Menudo. Mexican Tripe Stew

Hair of the dog, pickled onion monster munch, sex, or strong black coffee.
People the world over claim to have their answer to the mighty, mind crippling hangover and in Mexico, the land of tequila induced agony, menudo is the dish of choice for blowing away the cobwebs. 

Treated to my first bowl of “the good stuff” in the bustling central market after a night at the rodeo, Menudo is a spicy tripe stew. After a night of dancing, tequila and a lucky escape from an over eager lady, old enough to be my mother, I arrived at the busy luncheria armed with a thumping head ache, a nasty case of the sweats and a pair of blood-shot peepers.

Convincing my stomach to keep down a bowl of cows stomach I was soon slurping down mouthful after mouthful of nourishing spicy stew. With the juice of a few vitamin-packed limes and a generous hand of fresh cilantro added to the mix I was ready to take on the world again and head back top bed.
Here is a traditional Mexican menudo recipe. It takes some cooking so make sure you have a
good book handy. 


  • 9 ltr of water
  • 1 kilo of beef tripe, cut into 1-inch pieces
  • 6 cloves garlic, finely chopped
  • 1 large onion, finely chopped
  • salt
  • ground black pepper
  • dried oregano
  • ground red pepper
  • 5 tree chile (chile arbol) peppers seeded and chopped
  • 6 japones chile peppers, seeds removed
  • 1 kilo of hominy (canned is fine)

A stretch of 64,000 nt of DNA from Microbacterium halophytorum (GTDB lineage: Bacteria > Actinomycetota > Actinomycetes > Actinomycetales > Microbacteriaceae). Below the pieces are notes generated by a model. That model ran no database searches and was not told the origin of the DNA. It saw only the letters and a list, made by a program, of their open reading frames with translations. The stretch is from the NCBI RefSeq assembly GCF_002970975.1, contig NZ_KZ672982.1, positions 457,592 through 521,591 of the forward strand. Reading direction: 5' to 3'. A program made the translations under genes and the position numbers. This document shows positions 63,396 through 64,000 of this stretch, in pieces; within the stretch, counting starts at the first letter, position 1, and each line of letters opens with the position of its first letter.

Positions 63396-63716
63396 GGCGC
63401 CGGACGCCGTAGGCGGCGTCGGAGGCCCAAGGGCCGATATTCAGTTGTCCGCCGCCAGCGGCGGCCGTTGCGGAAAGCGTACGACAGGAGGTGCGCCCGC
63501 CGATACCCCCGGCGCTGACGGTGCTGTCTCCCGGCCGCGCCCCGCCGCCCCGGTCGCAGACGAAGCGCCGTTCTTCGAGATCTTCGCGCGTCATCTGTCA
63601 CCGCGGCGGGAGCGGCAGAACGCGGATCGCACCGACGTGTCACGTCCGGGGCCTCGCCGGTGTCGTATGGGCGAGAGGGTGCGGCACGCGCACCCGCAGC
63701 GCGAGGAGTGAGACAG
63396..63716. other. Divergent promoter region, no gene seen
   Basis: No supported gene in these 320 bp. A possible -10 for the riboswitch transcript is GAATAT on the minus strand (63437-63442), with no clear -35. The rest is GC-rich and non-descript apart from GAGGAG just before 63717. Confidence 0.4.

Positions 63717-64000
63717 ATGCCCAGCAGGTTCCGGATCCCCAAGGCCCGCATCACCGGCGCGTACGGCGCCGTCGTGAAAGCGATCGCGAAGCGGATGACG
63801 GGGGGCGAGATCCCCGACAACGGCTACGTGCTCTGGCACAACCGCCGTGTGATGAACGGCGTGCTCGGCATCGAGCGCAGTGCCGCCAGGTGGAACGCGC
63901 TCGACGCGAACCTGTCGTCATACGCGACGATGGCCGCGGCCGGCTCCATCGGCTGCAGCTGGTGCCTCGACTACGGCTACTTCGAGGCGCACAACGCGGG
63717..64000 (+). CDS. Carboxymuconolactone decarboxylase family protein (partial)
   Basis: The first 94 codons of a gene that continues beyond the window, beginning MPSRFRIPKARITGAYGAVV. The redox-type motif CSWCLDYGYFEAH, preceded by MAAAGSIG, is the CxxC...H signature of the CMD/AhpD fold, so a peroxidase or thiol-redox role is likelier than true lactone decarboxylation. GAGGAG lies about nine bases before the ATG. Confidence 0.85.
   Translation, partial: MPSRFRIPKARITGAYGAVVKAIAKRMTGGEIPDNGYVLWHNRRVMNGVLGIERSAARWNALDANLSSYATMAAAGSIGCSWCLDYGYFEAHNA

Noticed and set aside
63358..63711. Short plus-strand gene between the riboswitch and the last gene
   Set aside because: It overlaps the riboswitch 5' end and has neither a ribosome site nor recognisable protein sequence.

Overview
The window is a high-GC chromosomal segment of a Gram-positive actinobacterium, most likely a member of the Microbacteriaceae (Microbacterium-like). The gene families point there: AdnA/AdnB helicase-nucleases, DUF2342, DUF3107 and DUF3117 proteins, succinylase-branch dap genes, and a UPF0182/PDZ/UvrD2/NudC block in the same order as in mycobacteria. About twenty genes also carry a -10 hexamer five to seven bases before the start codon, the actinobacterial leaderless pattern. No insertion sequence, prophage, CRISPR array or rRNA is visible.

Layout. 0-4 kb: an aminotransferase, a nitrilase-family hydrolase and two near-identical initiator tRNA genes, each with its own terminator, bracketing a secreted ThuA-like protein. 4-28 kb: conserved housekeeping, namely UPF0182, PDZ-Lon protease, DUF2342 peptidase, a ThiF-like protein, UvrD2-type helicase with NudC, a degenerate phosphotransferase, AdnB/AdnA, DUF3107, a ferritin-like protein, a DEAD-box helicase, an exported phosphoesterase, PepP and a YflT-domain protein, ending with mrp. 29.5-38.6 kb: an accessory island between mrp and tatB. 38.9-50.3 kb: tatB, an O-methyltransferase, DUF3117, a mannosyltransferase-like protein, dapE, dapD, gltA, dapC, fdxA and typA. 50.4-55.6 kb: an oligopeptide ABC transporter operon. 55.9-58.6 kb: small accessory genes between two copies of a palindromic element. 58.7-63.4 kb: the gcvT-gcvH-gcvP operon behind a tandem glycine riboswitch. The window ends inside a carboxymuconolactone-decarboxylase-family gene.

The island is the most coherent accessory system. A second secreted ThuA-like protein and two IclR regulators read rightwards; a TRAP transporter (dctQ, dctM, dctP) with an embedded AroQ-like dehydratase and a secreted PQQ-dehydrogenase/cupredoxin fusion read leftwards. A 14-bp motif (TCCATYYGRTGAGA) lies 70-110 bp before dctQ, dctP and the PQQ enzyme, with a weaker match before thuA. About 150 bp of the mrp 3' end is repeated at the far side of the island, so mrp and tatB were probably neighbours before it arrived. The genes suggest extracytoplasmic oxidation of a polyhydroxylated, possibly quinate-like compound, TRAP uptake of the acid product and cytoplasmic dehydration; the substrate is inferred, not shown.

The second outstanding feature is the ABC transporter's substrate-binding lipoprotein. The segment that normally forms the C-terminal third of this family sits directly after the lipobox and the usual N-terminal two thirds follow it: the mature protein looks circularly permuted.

• Spring onion, chopped
  • chopped fresh cilantro
  • 4 limes quarted
  •   

 

1. In a large pot, bring 3 litres of water to a boil. Place the tripe in the pot and reduce the heat. Simmer for two hours making sure to skim off any fat with a spoon. 

2. Carefully drain the water through a collander, reduce heat, and pour in a fresh 3 litres of water. Continue to simmer tripe for 1 hour and drain a second time.  
 
3. Pour the remaining water into the pot with the tripe, and bring to the boil. Stir in the garlic and the chopped onion, season with salt, pepper, oregano, and red pepper. Reduce the heat, and simmer for a further hour.

4. Turn on your grill. Arrange all the chile peppers on the grill and cook until they begin to scorch. Remove from heat, slit lengthwise, and scrape away the seeds. 

5. Place them all in a food processor, blend the chiles into a rough paste. Mix into the pot with the tripe and continue cooking 1 hours over low heat.

6. Now mix the hominy into the pot. Continue cooking for an hour. Serve with a couple of pinches of  spring onion, cilantro, and few squeezes of lime juice.



This entry was posted on Thursday, March 8th, 2012 at 10:41 and is filed under Mexican Recipes, Uncategorized. You can follow any responses to this entry through the RSS 2.0 feed or trackback from your own site. You can leave a response, or trackback from your own site.

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